A cell tower along Route 164 in Patterson proposed by the Metropolitan Transportation Authority that rankled nearby neighbors is likely to now be built, Supervisor Rich Williams announced at last week’s meeting.
After a possible alternative site, which would’ve been located at the Patterson Recycling Center, fell through recently, the MTA is likely to go ahead with its original plan to build the tower on its property at the intersection of Route 164 and Bullet Hole Road. The MTA has claimed erecting the monopole is necessary for improved wireless communication despite pleas from many neighbors against it.
The disappointing result ends a two- year bid by the town to find an alternative site for the proposed cell tower. When the recycling center located at Cornwall Hill Road was pinpointed as a possibility, Williams said the town found one builder for it, but that company was taking too long so it moved onto Homeland Towers. Williams said the town had “pretty much everything set in place” with Homeland, but the Connecticut-based company notified Williams two weeks ago they were withdrawing from the deal.
Homeland and Verizon could not agree on certain terms or Verizon simply didn’t want to move forward, Williams said.
“As of today right now, any potential cell tower that would be located at the recycling center is a dead deal,” Williams said.
Williams said the MTA is on hold right now, but is disappointed with the latest development. The MTA is willing to give the town more time to find another location, but Williams said he doubts the town can find another suitable spot by the MTA’s November deadline.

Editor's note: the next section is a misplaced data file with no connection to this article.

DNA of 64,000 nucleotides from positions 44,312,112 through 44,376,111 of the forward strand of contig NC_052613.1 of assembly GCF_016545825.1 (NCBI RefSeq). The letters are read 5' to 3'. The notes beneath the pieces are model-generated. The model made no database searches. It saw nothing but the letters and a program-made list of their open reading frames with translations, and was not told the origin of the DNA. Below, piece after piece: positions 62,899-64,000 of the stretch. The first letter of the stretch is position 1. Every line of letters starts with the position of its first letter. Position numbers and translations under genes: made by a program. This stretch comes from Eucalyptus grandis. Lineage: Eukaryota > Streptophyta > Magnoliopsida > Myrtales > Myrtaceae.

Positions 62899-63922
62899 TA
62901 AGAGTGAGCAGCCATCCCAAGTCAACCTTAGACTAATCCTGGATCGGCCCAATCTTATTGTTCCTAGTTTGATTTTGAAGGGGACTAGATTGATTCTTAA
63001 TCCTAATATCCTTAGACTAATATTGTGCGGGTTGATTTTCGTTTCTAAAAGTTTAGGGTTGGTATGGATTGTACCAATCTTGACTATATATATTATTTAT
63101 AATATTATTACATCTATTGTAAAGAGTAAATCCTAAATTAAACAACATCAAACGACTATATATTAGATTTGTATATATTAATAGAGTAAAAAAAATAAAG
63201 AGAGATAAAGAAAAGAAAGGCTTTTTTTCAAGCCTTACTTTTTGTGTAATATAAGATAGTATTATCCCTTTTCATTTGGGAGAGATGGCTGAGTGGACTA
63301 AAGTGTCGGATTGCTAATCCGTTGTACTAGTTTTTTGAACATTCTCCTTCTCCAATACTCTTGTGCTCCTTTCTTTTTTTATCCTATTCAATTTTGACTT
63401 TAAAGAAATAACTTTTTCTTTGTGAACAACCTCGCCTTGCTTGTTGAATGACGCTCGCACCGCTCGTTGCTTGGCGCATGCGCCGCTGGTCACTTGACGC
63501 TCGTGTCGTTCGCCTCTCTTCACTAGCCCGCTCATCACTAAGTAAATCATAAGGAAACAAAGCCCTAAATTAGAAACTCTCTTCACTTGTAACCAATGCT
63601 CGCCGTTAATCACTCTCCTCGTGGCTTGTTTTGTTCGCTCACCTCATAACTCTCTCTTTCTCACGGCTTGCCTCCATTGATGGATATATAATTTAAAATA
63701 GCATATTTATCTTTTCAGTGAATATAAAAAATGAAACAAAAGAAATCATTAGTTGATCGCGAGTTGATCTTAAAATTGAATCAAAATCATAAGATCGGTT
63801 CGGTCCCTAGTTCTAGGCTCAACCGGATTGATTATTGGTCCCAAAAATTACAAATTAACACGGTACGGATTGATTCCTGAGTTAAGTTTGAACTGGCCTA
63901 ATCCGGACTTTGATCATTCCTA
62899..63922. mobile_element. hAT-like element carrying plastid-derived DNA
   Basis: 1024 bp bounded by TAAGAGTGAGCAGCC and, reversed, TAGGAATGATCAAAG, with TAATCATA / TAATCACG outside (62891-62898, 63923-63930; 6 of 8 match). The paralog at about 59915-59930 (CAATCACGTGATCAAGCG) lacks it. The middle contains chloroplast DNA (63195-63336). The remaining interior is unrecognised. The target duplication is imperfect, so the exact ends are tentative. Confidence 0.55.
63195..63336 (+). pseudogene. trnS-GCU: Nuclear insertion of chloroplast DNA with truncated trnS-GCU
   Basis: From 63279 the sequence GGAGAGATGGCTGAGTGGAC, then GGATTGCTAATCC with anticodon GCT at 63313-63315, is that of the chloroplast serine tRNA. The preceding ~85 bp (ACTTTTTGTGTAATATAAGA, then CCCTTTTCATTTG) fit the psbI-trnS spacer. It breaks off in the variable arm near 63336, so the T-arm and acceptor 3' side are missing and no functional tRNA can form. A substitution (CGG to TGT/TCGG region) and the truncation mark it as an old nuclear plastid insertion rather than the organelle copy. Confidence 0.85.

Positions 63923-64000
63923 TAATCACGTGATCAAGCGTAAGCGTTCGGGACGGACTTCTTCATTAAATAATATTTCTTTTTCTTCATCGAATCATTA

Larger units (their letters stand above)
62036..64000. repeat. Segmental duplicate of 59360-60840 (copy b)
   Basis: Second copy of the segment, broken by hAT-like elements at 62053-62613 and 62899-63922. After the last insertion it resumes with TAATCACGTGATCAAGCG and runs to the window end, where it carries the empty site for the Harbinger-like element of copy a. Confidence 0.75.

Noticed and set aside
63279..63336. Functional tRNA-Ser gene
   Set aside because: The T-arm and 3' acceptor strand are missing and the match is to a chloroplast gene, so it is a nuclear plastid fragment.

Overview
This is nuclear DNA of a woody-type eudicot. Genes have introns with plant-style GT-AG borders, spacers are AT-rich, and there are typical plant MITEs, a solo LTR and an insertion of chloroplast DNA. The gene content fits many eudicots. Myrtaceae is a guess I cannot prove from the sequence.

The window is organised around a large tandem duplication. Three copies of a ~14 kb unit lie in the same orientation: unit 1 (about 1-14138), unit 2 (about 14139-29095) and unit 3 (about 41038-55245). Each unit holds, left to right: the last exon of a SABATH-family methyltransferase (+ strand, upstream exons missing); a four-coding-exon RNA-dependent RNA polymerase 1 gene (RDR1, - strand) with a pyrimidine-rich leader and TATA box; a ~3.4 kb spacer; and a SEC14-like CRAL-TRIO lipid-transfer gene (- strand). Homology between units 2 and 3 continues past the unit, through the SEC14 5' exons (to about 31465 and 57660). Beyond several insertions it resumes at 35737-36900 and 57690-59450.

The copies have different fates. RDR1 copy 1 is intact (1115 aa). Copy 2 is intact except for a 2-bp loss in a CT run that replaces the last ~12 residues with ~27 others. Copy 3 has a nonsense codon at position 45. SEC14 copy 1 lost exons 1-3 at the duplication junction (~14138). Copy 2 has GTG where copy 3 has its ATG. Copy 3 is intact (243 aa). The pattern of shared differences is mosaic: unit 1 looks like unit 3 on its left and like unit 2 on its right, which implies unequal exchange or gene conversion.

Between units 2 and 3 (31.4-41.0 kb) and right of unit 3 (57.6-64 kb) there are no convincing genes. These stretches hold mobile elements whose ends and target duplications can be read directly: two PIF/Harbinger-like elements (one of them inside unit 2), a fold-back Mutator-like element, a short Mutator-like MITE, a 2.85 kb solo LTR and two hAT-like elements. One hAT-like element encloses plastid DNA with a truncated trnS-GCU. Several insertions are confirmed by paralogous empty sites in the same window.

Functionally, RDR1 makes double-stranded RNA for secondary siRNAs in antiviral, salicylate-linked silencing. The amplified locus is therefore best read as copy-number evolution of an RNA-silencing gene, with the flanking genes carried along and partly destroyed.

“I don’t believe we have enough time to meet their deadline, they’ve been on hold for nearly two years waiting for us,” Williams said. “Unless something changes dramatically, it’s not likely that we would be able to provide them with a location, which means the Route 164 site will move forward.”
Williams asked board members if the town should seek out engineer services about an overall build out of a cell network in Patterson.
Councilman Shawn Rogan said the town should identify where the best sites for towers are and which areas have the best coverage. While Rogan isn’t in favor of constructing many cell towers, he understands the need for reliable communication, especially for emergency services.
When he was on the planning board, Rogan said he and members felt powerless to control if and where cell towers could be built. Factors like health or financing can’t legally be considered when approving a tower, Rogan said.
“If we can minimize the number of towers and figure out the location,” Rogan said. “Look I don’t want to have any, but I’d rather have two than five.”